As the omicron variant spreads across the world, here’s what we know so far

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  • The World Health Organization said on Monday that the variant has a “very high” global risk, which could have “serious consequences”, as some of its mutations may bypass immune defenses and suggest greater transmission potential.
  • The South African doctor who first raised the alarm over the new strain, Dr Angelique Coetzee, told the BBC on Sunday that the associated symptoms seen so far have been “extremely mild”.

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The heavily-mutated Omicron Covid-19 variant has been detected in more countries as governments around the world weigh new travel restrictions and restrictive measures.

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The World Health Organization said on Monday that the variant has a “very high” global risk, which could have “serious consequences”, as some of its mutations may bypass immune defenses and suggest greater transmission potential.

However, the South African doctor who first raised the alarm over the new strain, Dr Angelique Coetzee, told the BBC Sunday that the associated symptoms observed so far are “extremely mild”.

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The UK has identified nine cases as of Monday morning, six of them in Scotland, while the Netherlands and Portugal have discovered 13 cases.

Elsewhere in Europe, small numbers of cases have been identified in Germany, Italy, the Czech Republic, Belgium and Austria.

travel ban

Australia has reported five cases and will temporarily halt the next phase of its plan to reopen borders while more information is gathered on the new version. Meanwhile, cases have also been found in Canada and Hong Kong.

Scientists around the world are racing to assess Omicron’s ability to evade existing vaccines and natural immunity, with the WHO saying it will take weeks to fully understand how it will affect diagnostics, therapeutics and vaccines.

Preliminary data suggest that the variant is spreading more rapidly in South Africa than previous variants and that the strain, formally known as B.1.1. can start doing According to an analysis by the Financial Times,

At a special session of the World Health Assembly on Monday to discuss a new pandemic treaty, WHO Director-General Tedros Adhanom Ghebreyesus said the discovery of the Omicron variant “underscores how dangerous and precarious our situation is.”

He also said that South Africa, where the strain was first identified, should be thanked for its detection, sequencing and reporting of the findings, and not “punished” in the form of travel restrictions.

Britain on Friday imposed a temporary travel ban on six southern African countries. The US has now banned travel from South Africa, Botswana, Zimbabwe, Namibia, Lesotho, Eswatini, Mozambique and Malawi. Japan will on Tuesday become the second country after Israel to close its borders to all foreigners.

The WHO urged wealthy countries to share vaccine supplies, saying vaccine disparity would enable the virus to “spread and evolve in ways that we cannot predict or prevent.”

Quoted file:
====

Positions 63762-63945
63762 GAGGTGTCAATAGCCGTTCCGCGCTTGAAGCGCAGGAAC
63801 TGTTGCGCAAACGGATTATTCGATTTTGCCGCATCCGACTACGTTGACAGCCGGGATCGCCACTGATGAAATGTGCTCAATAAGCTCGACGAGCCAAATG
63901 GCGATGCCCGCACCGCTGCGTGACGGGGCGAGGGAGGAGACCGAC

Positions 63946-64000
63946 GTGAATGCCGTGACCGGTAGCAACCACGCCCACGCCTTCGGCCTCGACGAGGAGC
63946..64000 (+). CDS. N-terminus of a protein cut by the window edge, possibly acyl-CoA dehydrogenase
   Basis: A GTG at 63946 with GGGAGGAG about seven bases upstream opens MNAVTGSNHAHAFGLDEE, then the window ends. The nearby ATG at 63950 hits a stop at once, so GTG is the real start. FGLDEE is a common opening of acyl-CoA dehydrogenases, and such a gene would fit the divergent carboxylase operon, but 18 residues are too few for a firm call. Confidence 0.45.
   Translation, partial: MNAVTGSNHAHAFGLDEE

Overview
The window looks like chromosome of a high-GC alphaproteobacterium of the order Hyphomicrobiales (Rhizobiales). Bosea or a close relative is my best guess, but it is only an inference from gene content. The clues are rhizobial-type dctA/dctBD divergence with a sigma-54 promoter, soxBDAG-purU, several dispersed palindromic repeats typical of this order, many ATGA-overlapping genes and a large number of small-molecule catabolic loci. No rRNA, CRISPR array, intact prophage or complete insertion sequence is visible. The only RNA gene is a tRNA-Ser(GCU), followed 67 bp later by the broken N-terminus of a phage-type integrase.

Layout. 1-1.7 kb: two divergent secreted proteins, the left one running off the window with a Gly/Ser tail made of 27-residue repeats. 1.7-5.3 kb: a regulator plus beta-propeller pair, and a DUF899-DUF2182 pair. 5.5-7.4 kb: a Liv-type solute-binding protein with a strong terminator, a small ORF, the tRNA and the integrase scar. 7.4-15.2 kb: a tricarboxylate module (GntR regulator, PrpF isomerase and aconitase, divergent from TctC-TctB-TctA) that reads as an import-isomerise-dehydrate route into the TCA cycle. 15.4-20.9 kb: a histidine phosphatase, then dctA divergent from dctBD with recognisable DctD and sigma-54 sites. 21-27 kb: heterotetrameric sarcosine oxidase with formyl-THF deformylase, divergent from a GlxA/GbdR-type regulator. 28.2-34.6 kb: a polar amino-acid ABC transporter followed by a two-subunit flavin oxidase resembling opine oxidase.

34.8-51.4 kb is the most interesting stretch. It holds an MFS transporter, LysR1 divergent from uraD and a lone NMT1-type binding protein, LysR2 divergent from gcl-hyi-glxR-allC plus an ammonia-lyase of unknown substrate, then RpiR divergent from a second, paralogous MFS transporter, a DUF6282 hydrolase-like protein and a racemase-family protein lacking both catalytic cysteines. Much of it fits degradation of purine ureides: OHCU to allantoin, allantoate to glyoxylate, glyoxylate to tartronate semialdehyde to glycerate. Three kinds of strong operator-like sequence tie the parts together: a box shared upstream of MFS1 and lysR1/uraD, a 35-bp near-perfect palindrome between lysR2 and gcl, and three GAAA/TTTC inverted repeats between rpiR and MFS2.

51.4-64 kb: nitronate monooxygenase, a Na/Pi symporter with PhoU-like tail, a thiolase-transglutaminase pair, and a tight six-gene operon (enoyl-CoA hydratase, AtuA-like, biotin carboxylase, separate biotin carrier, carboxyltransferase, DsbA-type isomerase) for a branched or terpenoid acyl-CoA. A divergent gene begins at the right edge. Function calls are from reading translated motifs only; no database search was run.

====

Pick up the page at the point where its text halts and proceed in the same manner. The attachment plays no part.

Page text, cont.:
Tedros highlighted that more than 80% of the world’s vaccines had gone to G-20 advanced economies, while low-income countries, many of them in Africa, received just 0.6% of all vaccines.

Vaccine Booster Expectations

Even before the new variant was detected, Europe was in the grip of a growing number of cases as a result of the globally dominant and highly viral “delta” variant, which sent cases to record highs in some countries and once social restrictions were imposed. was inspired. Then.

Dr. Kavita Patel of the Brookings Institution told CNBC on Monday that it will take about one to two weeks for scientists to be able to replicate the virus, and demonstrate whether it can be neutralized by existing antibodies.

Patel suggested that travel restrictions would be ineffective and countries should instead focus on testing and isolating cases, as existing PCR testing mechanisms successfully detect the new strain. He also suggested that scientists are optimistic about the ability of existing vaccines to prevent omicrons.

“Existing vaccines don’t just generate these type-specific antibodies. They try to generate a broad antibody response, and here’s where the human body’s genius comes in: B-cells, the cells that make antibodies, they You actually have the ability to create antibody responses to the threats your body poses,” Patel explained.

He said there is strong data that vaccine boosters can enhance existing immunity, highlighting the need for people to get vaccinated and get boosters when they become available.

CNBC Health & Science

Read CNBC’s latest global coverage of the COVID pandemic:

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WHO says fully vaccinated people should wear masks and physically distance themselves as COVID infections rise

‘Vaccinated, cured or dead’: Germany warns its people of severe winter

White House says US will not stop fighting Covid as European nations impose sanctions

– CNBC’s Holly Ellyatt

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